Part 2: Hillary and Donald: American politics into the abyss?

Patricio N. Abinales
Part 2: Hillary and Donald: American politics into the abyss?
The positions have reversed: this time it is the Filipino trapo of the former colony who is showing his American counterpart how to win and retain power.

Part 1: Hillary versus Da Donald: New critical realignment?

The American “post-electoral order” has turned elections into a personal, not a party affair, shifted the fight for power from the voting booth to the halls of Congress, the congressional investigating committees, and the activist judiciary. 

This new order took a turn for the worse when Newt Gingrich and his insurgent Republicans took over the House of Representatives. The journalist George Packer remembers how Gingrich did away with a long tradition of decorum in Congress by turning the debates into opportunities to smear opponents often without any foundation, turning institutional combat into a take-no-prisoners war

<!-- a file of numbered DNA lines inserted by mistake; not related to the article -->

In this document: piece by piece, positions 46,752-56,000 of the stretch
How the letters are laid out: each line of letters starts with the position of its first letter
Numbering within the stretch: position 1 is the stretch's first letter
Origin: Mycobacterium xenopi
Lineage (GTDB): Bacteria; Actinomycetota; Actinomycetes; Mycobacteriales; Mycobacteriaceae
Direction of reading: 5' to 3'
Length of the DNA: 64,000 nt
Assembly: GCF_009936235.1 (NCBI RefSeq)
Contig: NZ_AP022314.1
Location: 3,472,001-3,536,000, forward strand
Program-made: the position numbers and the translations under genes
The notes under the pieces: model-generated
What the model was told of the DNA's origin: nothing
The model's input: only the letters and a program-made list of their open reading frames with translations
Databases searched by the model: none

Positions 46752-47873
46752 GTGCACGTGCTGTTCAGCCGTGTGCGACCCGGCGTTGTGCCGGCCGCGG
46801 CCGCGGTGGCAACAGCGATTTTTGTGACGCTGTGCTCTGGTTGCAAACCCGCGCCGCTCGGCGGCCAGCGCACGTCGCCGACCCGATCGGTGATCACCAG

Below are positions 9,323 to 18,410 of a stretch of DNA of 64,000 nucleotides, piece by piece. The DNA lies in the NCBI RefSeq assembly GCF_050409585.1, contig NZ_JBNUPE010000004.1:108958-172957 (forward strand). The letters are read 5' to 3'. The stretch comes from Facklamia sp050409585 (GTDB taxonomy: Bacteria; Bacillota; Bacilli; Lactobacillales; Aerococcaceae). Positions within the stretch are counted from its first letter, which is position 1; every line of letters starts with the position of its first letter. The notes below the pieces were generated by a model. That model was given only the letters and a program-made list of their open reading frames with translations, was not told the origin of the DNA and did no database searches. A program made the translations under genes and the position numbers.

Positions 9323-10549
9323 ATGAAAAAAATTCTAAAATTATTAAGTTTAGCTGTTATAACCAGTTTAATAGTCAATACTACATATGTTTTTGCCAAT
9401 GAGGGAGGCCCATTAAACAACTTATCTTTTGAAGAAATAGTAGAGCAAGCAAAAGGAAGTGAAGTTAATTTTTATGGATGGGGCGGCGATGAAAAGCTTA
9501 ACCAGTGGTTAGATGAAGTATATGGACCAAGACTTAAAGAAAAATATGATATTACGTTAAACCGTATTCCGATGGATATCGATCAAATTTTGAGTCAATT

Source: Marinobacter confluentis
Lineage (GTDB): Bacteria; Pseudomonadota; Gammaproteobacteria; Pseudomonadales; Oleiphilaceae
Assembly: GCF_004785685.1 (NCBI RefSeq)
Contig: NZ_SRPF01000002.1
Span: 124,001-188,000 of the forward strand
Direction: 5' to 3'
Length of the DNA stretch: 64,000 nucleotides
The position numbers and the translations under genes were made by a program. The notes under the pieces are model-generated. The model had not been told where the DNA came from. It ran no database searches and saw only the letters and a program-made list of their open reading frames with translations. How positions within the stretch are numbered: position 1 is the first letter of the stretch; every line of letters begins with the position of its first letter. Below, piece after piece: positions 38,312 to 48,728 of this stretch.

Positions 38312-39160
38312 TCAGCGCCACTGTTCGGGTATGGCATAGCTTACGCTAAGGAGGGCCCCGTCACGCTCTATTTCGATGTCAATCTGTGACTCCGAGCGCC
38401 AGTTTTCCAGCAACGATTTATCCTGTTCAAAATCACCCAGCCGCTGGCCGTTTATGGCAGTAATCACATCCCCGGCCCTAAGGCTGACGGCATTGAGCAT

Political differences were now based on personality types and fascist-like labeling. Former Speaker Tip O’Neil who disagreed with Ronald Reagan without destroying their friendship was now a traitorous “socialist” who cannot be trusted. Gingrich’s attacks on Bill Clinton included an unbelievable move to shut down the federal government. This was an act that no other country could imagine doing (except Spain in the recent months)​.

The House Speaker and congressional Republicans ​impeached Clinton, not because of policy differences, but to evict the President for his sexual dalliances – all the while Gingrich was having an affair with his soon-to-be second wife, while his first wife was battling cancer.